Unfortunately for Kerry, his boarding-school comrades regarded ambition as a cardinal sin. His schoolmate Stanley Resor says, "A lot of people resented his ambition." Achievement wasn't frowned upon. But you were supposed to downplay your accomplishments, to make them look effortless. At Yale, during the blue-blood heyday, the attitude was symbolized by varsity athletes, who wore their letter sweaters inside out to de-emphasize their achievement -- never mind that the sweaters' interior stitching kept the letters perfectly clear to all observers.

So, instead of winning him respect, Kerry's hard work earned him the derision of his classmates. In fact, St. Paul's created an entire folklore about Kerry, much of it embellished. More than anything, they mocked Kerry for styling himself after John Kennedy, imitating the president's voice and haircut, as well as exploiting his identical initials. "He signed his papers JFK," says Macdonald. According to Pell, Kerry would practice writing his initials on his blue jeans and "just kinda went around telling people that he's going to be president." What irked so much about this comparison? To them, this ambitiousness was selfish and self-indulgent. As they liked to joke, JFK means "Just for Kerry."

These accusations of selfishness trailed Kerry wherever he went, especially in sports. Kerry's enemies contend he was a disaster in the hockey rink and on the soccer pitch -- a puck and ball hog who cared more about looking stylish than scoring. Pell says, "You couldn't get that kid to pass the salt. A ball or puck delivered to John Kerry was into a black hole. It never came back again." Most damningly, as Resor describes, Kerry used to take "big rink turns." Playing hockey requires quickly switching directions on the ice, shifts that require an expenditure of considerable energy. But this wasn't Kerry's preferred tactic. Instead, he refrained from suddenly changing his course and took more circuitous, less efficient routes to find his way back to the action.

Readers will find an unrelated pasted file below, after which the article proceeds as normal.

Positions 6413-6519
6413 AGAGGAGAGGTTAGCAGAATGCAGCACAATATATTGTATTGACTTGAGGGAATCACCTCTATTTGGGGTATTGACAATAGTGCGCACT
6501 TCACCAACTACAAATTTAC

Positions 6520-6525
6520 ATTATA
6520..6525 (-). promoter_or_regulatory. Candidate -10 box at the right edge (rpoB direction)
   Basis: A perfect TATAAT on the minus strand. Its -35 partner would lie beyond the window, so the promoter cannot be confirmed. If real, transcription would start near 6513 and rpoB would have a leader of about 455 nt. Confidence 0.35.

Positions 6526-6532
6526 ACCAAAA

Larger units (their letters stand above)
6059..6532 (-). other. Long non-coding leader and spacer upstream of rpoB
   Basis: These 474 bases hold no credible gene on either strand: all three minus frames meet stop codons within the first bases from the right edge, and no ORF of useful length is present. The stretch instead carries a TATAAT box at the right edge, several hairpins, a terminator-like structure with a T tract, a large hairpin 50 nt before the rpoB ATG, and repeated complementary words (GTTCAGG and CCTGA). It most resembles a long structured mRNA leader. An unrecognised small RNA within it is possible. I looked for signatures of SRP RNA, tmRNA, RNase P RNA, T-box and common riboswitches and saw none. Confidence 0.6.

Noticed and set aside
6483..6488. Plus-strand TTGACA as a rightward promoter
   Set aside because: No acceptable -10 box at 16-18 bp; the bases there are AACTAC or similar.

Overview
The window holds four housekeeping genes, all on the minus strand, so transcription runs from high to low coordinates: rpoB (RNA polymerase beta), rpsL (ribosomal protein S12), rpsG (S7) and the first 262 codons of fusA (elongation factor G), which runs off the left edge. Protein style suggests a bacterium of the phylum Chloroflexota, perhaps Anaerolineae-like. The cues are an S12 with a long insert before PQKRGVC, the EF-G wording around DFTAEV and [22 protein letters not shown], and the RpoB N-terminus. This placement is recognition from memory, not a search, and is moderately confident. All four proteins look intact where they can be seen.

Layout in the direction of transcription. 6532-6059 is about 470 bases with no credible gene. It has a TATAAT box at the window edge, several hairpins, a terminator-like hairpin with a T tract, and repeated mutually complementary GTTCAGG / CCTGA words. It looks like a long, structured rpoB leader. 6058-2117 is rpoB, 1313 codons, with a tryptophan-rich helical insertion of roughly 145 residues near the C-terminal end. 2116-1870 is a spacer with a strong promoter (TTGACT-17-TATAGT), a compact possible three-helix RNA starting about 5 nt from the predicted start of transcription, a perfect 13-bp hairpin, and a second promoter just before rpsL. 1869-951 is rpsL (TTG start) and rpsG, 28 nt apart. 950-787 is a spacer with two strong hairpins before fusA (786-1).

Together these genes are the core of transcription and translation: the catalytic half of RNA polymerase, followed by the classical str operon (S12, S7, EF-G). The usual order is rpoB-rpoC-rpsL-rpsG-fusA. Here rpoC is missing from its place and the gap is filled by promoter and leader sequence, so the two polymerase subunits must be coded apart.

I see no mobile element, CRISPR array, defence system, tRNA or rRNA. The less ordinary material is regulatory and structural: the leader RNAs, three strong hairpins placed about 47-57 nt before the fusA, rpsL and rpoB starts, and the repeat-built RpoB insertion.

But, despite the prevalence of JFK-fixation and rink-turn stories among Kerry's classmates, it's not at all clear they're true. Many of his friends deny he was a selfish player. "He just wasn't a ball hog," says his soccer teammate Larry Rand. Or consider the JFK charge. There's no doubt that Kerry had enormous affection for Kennedy. He represented the Democratic candidate in a class debate. Outside the school dining hall, during the election year, he would emphatically make Kennedy's case. (This wasn't a popular argument to make. In the school's mock elections, Republican presidential candidates had triumphed in every election after 1860, when St. Paul's voted against Abraham Lincoln.) But, for all Kerry's Kennedy worship, it's not clear that he ever went as far as his critics allege. Almost everyone who mentions Kerry's rampant use of his initials admits the stories are hearsay. And his friends tell a very different tale. They testify that Kerry never vocalized his desire to become Kennedy and never exploited his initials. "I never heard him talking about being president," says Rand. According to Barbiero, "It was other people who teased him about the JFK thing; that was just a coincidence of time and place. Here you got this young guy very interested in politics, ... and then at the same time his initials were JFK, and there was hysteria for Kennedy. That was coincidence, and that was something he had to deal with. But that wasn't something of his making."